• In expository work, go from general to more specific. But in journalism start from the big news and then give more details.
  • Use the paragraph break to give the reader a moment to take a breath.
  • Use the verb instead of a noun (make it more active) – not “cancellation”, but “canceled”. But after you introduced the action, you can refer to it with a noun.
  • Avoid too many negations.
  • If you write about why something is so, don’t spend too much time writing about why it is not.

On Writing Well – By William Zinsser

 

On Writing Well

 

  • Writing is a craft. You need to sit down every day and practice your craft.
  • You should re-write and polish your prose a lot.
  • Throw out all the clutter. Don’t keep it because you like it. Aim for readability.
  • Look at the best examples of the English literature. There’s hardly any needless garbage there.
  • Use shorter expressions. Don’t add extra words that don’t bring any value to your work.
  • Don’t use pompous language. Use simple language and say plainly what’s going on (“due to the fact that” equals “because”).
  • The media and politics are full of cluttered prose (because it helps them to cover up for the mistakes).
  • You can’t really add style to your work (and especially, don’t add fancy words to create an illusion of style). That will look fake. You need to develop style over time.
  • Write in the “I” mode. Write to a friend or just for yourself. Show your personality. There is a person behind the writing.
  • Choose your words carefully. Use the dictionary to learn different shades of meaning.
  • Remember about the phonology. Make music with words.
  • The lead is essential. You have to pull the reader in. Otherwise, your article is dead.
  • You don’t have to make the final judgment on any topic. Just pick the right angle.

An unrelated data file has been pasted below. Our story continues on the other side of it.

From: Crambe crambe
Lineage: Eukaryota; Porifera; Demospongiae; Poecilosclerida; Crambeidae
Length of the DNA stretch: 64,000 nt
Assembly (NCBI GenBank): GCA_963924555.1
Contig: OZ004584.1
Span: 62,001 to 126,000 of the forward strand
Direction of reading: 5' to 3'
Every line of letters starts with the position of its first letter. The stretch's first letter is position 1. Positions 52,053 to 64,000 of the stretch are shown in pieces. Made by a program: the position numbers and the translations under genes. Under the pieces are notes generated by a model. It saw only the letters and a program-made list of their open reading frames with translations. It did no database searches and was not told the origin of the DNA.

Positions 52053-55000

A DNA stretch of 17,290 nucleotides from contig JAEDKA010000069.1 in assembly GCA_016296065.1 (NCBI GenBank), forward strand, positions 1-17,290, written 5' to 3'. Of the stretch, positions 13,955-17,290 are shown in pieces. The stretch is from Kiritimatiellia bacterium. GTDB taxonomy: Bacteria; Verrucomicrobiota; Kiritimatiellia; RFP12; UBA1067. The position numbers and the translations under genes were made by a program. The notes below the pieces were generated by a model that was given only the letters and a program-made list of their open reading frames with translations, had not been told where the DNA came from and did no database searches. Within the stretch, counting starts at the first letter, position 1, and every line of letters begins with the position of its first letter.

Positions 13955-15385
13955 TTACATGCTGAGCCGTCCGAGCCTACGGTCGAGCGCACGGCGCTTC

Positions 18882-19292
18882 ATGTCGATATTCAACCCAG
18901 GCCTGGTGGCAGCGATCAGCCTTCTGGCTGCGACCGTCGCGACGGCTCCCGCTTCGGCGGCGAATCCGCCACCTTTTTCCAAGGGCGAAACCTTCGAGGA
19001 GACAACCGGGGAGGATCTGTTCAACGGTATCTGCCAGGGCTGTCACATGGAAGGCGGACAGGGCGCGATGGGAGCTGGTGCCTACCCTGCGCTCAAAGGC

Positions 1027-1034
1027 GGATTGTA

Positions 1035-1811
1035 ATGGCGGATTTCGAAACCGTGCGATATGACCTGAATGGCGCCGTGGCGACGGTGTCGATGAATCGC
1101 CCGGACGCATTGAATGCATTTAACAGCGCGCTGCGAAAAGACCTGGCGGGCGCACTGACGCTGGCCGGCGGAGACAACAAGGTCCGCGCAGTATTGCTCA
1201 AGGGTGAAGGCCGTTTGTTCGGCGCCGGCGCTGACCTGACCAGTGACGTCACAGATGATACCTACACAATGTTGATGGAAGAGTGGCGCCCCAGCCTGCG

• Do your research. Not just obvious research but a deep one.
  • When it’s time to stop, stop. And finish strong. Think about the last sentence. Surprise them.
  • Use quotations. Ask people. Get them talking.
  • If you write about travels, it must be significant to the reader. Don’t bother with the obvious. Choose your words with special care. Avoid travel clichés at all cost. Don’t tell that the sand was white and there were rocks on the beach. Look for the right detail.
  • If you want to learn about how to write about art, travel, science etc. – read the best examples available. Learn from the masters.
  • Concentrate on one big idea (“let’s not go peeing down both legs”).
  • “The reader has to feel that the writer is feeling good.”
  • One very helpful question: “What is the piece really about?” (Not just “what the piece is about?”)

Now immerse yourself in the world of essays

By reading the essays from the list above you’ll become a better writer, a better reader, but also a better person. An essay is a special form of writing. Very often it is deeply personal and you won’t be able to find beautiful thoughts it contains in any other literary form. I hope you enjoy the read and that it will inspire you to do your own writing.

 

stack of books

 

As I said before, this list is only an attempt to share some of the best essays available online. Do you know any other pieces that could be included in that list? Please share your thoughts in the comment section below.

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16 thoughts on “40 Best Essays of All Time (With Links)”

  1. Pingback: Helpful Websites – Ms. Ellis' Literature Lab

  2. Where is Montaigne? He’s the father of the essay. True, his essays are 500 years old and not very coherent, but Montaigne wanted to share his raw thoughts with the world. The essay has now become a sophisticated literary genre, but Montaigne simply wanted to journal about life. Still, this is a very informative article for today’s writer. No student would be able to get away with a Montaigne-esque essay.

    1. Hello Fariba, Yes, I’m guilty of not including Montaigne. Thank you for your kind comment and bringing it to my attention. We should never forget about the origins of the essay.

  3. Nice list.Interesting choice, have you read Joseph Roths essays? Hotel Years, feuilleton actually…to be accurate, but in the essay family, Robert Walser is another master…I think Ill write a list of the top 20 feuilletons…spasibo for the list……check out edward hoagland, updike thought he was the best…..lawrence millman, barry lopez…

  4. Pingback: bookmarks - @visakanv's blog

  5. Hello Sir! am glad that you have provided a bucket of amazing essays. I am also very pleased to know that you like the poems of Mr. Rabindranath Tagore and am also a great admirer of Mr. Orwell. But I feel that you should have included Hazlitt, Montaigne and yes without Mr. Lamb (his philosophy of life) a list of essays can’t reach anywhere. Thank you.

  6. Very many thanks for the inspiring list.

    AND where is Francis Bacon?
    I will write you later on for an idea on Bacon.